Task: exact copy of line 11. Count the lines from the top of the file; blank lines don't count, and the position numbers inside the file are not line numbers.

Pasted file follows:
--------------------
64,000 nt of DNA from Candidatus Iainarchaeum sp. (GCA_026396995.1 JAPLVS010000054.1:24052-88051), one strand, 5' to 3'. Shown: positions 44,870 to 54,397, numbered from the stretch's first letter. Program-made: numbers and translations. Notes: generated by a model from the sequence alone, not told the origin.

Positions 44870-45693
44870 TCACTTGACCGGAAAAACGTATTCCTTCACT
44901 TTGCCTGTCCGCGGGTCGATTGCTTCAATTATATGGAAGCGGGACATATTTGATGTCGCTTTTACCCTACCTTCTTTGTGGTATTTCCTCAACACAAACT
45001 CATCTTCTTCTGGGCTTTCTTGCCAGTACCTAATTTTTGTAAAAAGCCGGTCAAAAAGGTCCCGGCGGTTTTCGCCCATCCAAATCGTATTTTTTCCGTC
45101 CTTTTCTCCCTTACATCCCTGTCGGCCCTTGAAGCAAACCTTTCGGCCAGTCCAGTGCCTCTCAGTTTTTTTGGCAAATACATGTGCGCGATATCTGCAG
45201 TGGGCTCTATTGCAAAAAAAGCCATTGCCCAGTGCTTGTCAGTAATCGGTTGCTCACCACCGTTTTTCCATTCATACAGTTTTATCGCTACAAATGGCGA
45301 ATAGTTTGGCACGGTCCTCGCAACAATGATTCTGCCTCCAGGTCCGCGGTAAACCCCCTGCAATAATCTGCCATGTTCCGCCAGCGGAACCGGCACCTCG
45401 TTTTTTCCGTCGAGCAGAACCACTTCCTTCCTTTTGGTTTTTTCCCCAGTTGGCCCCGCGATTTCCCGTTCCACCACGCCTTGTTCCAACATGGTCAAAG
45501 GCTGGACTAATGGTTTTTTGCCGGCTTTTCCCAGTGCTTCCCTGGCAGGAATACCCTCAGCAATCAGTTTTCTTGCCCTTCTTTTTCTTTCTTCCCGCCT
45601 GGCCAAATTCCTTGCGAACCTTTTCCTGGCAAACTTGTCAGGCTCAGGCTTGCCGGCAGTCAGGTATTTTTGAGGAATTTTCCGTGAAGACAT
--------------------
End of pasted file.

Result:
45601 GGCCAAATTCCTTGCGAACCTTTTCCTGGCAAACTTGTCAGGCTCAGGCTTGCCGGCAGTCAGGTATTTTTGAGGAATTTTCCGTGAAGACAT